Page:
Hebrew servants were released after six years of servitude. They also sowed the fields for six years and left the land desolate on the seventh. Likewise, the earth will be desolate for a thousand years, a time when the gospel will not be sown. Jesus says, "I am the Sower. The Gospel is the seed." When He comes in Revelation, it is with a sickle to harvest.
But most interesting is when Moses stayed at the base of Mount Sinai. We all know that he stayed on the mountain for 40 days and 40 nights, like the flood. But the time before that, Exodus 24 says, "For six days he stayed at the base of the mountain." After that, God called him up to the top to receive the commandments. This is just like what happened on the Glorious Mount. After six days, Jesus went up the mountain, and Moses met Him there.
The Bible fits together perfectly! It's like a puzzle. It's significant that it says, "after six days." That tells me that if this is a miniature picture of the second coming, we are very near the return of the Lord.
It is prudent to keep in mind that the Glorious Mount happened very unexpectedly. The atmosphere surrounding the mountain was quiet and dark—the drowsy disciples were snoozing. Then, BANG! It happened. Christ will come as a thief in the night, when many of His followers are unprepared.
There is a sober warning for us in this experience. At the most pivotal moments of church history, Satan seems to sedate the saints. Just before this revelation of glory, the Scriptures declare the disciples "were heavy with sleep" (Luke 9:32). When Jesus went into the Garden of Gethsemane, the Bible tells us that He picked the same three disciples to pray with Him. And they again went to sleep. Likewise, in the parable of the 10 virgins, Jesus warns us just prior to the second coming that "they all slumbered and slept" (Matthew 25:5). It seems at the most critical moments in Jesus' ministry, the saints are snoring. This is why Jesus warns, "Watch therefore, for you do not know when the master of the house is coming; in the evening, at midnight, at the crowing of the rooster, or in the morning lest, coming suddenly, he find you sleeping" (Mark 13:35, 36 NKJV).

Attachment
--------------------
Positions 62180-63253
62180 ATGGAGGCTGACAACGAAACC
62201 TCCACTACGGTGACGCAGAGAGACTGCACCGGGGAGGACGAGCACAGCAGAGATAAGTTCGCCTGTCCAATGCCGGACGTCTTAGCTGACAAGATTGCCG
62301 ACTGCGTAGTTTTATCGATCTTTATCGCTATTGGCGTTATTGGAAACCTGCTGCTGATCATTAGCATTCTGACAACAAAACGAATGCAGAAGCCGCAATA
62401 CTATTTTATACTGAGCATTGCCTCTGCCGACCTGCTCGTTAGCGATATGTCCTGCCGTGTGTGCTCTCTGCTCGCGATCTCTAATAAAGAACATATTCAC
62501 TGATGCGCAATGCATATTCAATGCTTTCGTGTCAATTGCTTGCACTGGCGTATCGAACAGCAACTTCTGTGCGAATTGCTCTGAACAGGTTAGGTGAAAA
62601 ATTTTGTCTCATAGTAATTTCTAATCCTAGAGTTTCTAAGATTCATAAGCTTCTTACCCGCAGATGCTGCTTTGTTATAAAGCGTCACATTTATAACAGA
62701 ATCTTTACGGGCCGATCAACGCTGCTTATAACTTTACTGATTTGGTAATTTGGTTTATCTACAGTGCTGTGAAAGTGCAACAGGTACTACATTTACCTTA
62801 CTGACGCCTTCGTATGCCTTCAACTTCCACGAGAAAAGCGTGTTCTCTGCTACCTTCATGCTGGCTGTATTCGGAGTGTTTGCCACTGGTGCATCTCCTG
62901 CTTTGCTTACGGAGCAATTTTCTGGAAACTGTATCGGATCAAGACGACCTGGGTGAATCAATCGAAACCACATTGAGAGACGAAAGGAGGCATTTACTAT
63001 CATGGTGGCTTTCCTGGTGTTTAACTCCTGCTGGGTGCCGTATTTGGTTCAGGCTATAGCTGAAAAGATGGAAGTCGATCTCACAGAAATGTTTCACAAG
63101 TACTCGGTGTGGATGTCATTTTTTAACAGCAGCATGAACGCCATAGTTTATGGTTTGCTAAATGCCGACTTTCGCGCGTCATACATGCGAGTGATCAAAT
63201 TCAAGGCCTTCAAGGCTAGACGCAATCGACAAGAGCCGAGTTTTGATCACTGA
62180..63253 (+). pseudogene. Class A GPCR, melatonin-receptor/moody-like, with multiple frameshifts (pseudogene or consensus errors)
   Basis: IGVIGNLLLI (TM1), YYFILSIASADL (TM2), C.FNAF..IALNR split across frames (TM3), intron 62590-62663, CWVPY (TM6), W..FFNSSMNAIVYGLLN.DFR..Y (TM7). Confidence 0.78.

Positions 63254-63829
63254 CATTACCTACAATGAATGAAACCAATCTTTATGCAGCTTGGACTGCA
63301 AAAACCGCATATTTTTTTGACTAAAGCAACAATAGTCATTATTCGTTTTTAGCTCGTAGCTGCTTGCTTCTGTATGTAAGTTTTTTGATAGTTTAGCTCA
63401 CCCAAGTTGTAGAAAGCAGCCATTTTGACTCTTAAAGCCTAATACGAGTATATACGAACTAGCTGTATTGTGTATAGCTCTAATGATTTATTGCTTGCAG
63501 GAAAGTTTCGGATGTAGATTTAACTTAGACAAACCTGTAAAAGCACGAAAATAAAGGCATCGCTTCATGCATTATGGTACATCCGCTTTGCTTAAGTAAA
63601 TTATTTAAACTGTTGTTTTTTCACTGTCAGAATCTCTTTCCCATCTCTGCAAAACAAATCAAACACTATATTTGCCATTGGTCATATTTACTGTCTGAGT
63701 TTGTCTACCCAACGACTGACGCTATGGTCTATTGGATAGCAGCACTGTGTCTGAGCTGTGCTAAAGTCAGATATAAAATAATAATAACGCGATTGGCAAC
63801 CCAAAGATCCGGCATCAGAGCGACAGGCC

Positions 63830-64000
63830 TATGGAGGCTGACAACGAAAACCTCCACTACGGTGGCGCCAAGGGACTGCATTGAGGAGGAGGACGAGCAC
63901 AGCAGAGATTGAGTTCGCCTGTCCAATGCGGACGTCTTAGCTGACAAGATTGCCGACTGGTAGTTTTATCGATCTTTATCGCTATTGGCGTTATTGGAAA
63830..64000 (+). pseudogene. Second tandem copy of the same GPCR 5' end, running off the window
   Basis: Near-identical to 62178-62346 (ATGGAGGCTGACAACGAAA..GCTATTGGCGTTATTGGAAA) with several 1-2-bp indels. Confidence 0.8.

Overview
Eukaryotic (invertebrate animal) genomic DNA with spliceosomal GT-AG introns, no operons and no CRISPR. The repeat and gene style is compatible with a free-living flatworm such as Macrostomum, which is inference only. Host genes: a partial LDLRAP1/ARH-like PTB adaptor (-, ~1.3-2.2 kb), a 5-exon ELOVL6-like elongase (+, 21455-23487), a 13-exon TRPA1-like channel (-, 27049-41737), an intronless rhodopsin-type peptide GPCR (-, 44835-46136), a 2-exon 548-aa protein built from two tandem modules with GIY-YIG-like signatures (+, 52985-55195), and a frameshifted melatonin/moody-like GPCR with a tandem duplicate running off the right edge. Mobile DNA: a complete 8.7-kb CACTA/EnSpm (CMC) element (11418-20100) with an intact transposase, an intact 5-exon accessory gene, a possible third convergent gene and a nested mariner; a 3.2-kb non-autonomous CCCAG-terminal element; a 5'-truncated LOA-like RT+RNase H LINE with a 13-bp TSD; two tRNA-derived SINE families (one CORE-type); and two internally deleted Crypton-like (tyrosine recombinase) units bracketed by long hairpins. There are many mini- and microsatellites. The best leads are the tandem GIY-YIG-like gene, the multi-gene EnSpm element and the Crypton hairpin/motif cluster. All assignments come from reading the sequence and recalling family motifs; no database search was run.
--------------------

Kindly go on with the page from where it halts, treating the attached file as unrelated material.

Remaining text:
When they should have been kneeling with Him in the garden, remembering the glory they witnessed, they fell asleep. And because Peter, James, and John were asleep on the Mount of Transfiguration, they lost the full potential of their experience. They forgot the Glorious Mount, so they were not ready to follow Christ to Mount Calvary. I wonder if that haunted them for the rest of their lives: that missed opportunity because they slept when they should have prayed?
So how do we stay awake? To the powerful weapon of prayer, we can add the witness the witness of Moses and Elijah, the law and the prophets. God's Word can prepare you for anything. In 2 Peter 1:17, Peter refers back to the Glorious Mount. It is the only time that any of the three disciples write about it. But before Peter's death, he writes passionately, "For [Jesus] received from God the Father honor and glory when there came such a voice to Him from the Excellent Glory, 'This is My beloved Son in whom I am well pleased.' And this voice which came from Heaven we heard when we were with Him on the holy mount" (vs. 17, 18 NKJV).
Yet even after Peter reflects on that defining moment in his life, he adds, "We have also a more sure word of prophecy; whereunto to ye do well that ye take heed" (v. 19). Can you imagine saying that after seeing Christ in all His glory sandwiched between the two greatest Old Testament characters, with the voice of God the Father seared forever into your memory? Yet Peter confesses that however great that experience was, he had something more important, more dependable. God's Word is a light that "grows brighter and brighter until the day dawn."
Peter saw Christ glorified; he received a glimpse of heaven. But you and I have something worth more. We have the Bible. Christ tells us through Peter that your Bible is more trustworthy than a vision. If you want a mountaintop experience, you have it within your reach if you reach for your Bible. Nothing is more important than the testimony of Moses and Elijah, the double-edged sword, the Law and the Prophets, the commandments of God, the testimony of Jesus—it is the most precious thing God has committed to mortals. It is Jesus, the Word who became flesh.
As a child, I was always fascinated by those pale green illuminating plastic toys you could hold up to a light and watch glow even after the light was turned off. I remember one of those toys was a glow-in-the-dark plastic sword. After exposing it to the light, I could find my way through the dark house just by the glow from my sword.
The Lord has given us a special warning message in the Mount of Transfiguration. There are some very troubling days ahead, and now we must spend time on the mountain gathering light from God's Word to see us through the dark valleys. The message from the mountain tells us that Jesus is the One, and that we too can wear the same robes He, Elijah, and Moses wore that day. He's telling us to listen to the testimony of Jesus, and to the laws and the prophets—which point to the fulfillment through Christ. It's a picture of Jesus' imminent second coming, and a warning not to become spiritually sleepy. The mountaintop experience helps to remind us that even when the glory fades, Jesus is always still with us and Jesus is the only way to heaven.
Seven individuals appeared on the mountain that day: Three from heaven—Moses Elijah and God the Father; Three from earth—Peter, James, and John. And then there was Jesus—the bridge, the ladder, between heaven and earth.